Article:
Dune - The Book and the 1984 film *spoilers for both*

Discussion in 'Science Fiction & Fantasy' started by Aldo, Aug 9, 2013.

  1. DarKush

    DarKush Rear Admiral Rear Admiral

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    Just to put in my two cents:

    I thought the Lynch film had the better production design. I don't think I could better imagine many of the costumes, ships, and even actors than what we got in the Lynch film. However I do think the SyFy miniseries gave the story more appropriate time. I also think some of the actors rivaled their Lynch counterparts, and arguably the Harkonnens exceeded them. The miniseries production design was weird but I give them props for trying to be out there, for making it different than what we had seen before with Lynch's film. I also liked the expanded role for Irulan and for Shaddam's sister in Children of Doom. From what I recall, I don't remember her being as prominent in the books.

    As for the Frank Herbert novels, I loved the first three novels. God Emperor of Dune was the dividing line for me. I hated that book though I toughed it out, and it took me 15 years-off mostly and on a little-to complete it. I tried Heretics and I just didn't care about those characters. So I put that down and gave it away, along with Chapter House.

    With Brian Herbert and Kevin Anderson, I liked the House books a lot, particularly House Atreides. House Harkonnen was the weakest of the trilogy, unfortunately, and House Corrino was a decent close. I couldn't get into the Butlerian Jihad and wasn't interested in the post-Chapter House stories. I started reading Paul of Dune and found it interesting but haven't finished it. I think it's that time period shortly before and during Herbert's original three books that interest me the most. Going too far into the future or past don't interest me.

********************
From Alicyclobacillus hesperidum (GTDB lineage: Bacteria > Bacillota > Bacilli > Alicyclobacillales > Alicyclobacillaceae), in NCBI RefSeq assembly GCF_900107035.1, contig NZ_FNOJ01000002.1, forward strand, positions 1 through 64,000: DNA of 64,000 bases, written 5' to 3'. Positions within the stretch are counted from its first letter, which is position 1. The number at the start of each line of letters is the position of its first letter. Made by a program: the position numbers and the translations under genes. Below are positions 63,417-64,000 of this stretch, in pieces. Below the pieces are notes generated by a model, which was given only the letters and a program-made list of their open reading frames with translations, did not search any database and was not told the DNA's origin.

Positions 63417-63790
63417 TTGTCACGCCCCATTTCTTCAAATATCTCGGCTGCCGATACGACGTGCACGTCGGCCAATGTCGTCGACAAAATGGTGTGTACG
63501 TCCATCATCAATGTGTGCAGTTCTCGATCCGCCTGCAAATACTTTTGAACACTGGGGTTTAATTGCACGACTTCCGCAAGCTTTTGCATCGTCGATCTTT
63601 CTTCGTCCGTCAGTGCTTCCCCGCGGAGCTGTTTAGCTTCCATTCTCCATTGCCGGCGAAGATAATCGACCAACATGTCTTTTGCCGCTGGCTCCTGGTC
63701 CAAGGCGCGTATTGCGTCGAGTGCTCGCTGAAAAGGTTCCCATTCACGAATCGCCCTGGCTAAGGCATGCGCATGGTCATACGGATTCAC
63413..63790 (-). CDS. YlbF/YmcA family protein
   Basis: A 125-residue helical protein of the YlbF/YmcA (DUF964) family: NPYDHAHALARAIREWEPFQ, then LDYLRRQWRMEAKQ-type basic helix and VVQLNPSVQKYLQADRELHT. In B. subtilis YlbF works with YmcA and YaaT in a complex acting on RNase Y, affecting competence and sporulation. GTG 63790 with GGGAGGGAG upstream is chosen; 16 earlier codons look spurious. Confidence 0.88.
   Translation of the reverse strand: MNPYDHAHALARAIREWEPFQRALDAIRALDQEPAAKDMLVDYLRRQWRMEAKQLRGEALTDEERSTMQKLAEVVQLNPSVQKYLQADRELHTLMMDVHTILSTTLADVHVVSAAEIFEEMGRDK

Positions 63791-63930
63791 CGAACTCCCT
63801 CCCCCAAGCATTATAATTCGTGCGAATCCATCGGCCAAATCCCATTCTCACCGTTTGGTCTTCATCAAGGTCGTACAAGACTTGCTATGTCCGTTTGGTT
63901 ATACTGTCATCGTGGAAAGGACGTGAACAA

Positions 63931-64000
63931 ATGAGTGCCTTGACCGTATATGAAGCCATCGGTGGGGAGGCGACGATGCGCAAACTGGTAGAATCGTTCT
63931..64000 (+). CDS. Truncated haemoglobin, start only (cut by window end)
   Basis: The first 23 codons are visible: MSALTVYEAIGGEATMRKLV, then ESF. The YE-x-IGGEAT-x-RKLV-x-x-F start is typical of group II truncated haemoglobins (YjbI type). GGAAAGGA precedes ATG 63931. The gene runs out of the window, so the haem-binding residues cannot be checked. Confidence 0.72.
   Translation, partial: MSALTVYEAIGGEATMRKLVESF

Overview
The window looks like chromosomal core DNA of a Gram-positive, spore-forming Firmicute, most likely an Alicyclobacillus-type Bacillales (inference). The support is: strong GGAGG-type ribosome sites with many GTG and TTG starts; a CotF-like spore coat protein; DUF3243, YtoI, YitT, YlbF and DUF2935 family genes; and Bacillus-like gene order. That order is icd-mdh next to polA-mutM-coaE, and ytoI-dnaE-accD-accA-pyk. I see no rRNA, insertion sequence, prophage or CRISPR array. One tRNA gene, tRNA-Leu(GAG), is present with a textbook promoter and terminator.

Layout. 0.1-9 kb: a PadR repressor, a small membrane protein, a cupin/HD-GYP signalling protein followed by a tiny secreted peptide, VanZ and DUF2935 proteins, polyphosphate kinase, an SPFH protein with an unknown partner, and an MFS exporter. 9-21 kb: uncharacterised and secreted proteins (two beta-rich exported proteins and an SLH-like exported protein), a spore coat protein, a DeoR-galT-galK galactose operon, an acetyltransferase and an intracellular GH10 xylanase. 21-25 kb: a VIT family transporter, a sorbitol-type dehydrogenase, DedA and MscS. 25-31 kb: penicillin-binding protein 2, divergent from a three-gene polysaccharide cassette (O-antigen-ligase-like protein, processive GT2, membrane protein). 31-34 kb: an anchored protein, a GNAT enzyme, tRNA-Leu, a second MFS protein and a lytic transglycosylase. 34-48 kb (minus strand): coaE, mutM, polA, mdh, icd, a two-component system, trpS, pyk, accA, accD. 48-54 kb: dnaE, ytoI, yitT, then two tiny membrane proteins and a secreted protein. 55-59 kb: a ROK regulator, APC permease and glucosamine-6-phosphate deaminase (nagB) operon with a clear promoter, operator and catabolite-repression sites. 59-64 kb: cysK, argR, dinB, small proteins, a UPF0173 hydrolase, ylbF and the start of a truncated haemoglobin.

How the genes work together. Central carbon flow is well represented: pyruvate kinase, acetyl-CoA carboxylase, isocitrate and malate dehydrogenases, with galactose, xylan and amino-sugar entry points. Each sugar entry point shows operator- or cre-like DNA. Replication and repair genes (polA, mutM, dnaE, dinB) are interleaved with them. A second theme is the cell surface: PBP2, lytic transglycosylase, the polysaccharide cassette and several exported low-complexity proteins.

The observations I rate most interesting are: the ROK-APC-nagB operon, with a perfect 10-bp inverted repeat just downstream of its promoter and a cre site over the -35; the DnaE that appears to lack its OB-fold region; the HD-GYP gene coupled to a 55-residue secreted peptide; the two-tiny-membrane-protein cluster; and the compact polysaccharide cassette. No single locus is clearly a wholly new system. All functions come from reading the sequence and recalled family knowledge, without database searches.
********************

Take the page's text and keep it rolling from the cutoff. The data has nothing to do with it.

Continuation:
The Brian Herbert books aren't as good as his fathers, but I did find them easier to digest and some of them had some pretty awesome quotes/passages at the beginning of each chapter. And I liked how Brian's books gave us more of Duke Leto's past since he gets scant attention in the original Dune.
     
  2. Set Harth

    Set Harth Rear Admiral Rear Admiral

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    It took me a while to adjust to the Bene Gesserit as the protagonists in Frank's last two books. Then again, by that point who else is left?
     
  3. Daddy Todd

    Daddy Todd Captain Premium Member

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    I interpreted "all 4 original books" to be an indication that you believed Frank Herbert had only written 4 Dune novels ("original" being a way to delineate them from the Brian Herbert/KJH work that came decades later.)

    Your reference to "the first 4" in your later post better conveys what you intended.
     
  4. Shaka Zulu

    Shaka Zulu Fleet Captain Fleet Captain

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    To be brutally frank, Lynch, DeLaurentis, and Universal should have made this movie into a 10-part miniseries; the long version of the movie's a lot better for putting the scenes that were cut out of it back into it.
     
  5. The Wormhole

    The Wormhole Admiral Admiral

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    The problem I have with the second half of the Frank Herbert series is that God Emperor starts off several thousand years after Children and completely changes the Dune universe. Which is fine, but then Heretics is another couple thousand of years and totally changes the universe again. Which I thought was rather exhausting, especially when reading the books within a month of each other.

    I think the Brian Herbert and Kevin J Anderson novels are unfairly criticised by fans. Maybe if you look at them as their own novels without comparing them to Frank Herbert's you can see them as entertaining novels in their own right. Though admittedly as prequels they take a bit too many liberties.
     
  6. Hound of UIster

    Hound of UIster Vice Admiral Admiral

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    How is that unfair to compare their works to the original author given they claimed to be using his original notes and ideas and were writing in his original universe? If they wanted to avoid the unfair comparisons then perhaps they should have written and done their own thing instead of piggybacking on Frank Herbert's work, but then nobody would have bought their books if they hadn't set the books in the dune universe.

    Duncan Idaho?
     
  7. lurok

    lurok Rear Admiral Rear Admiral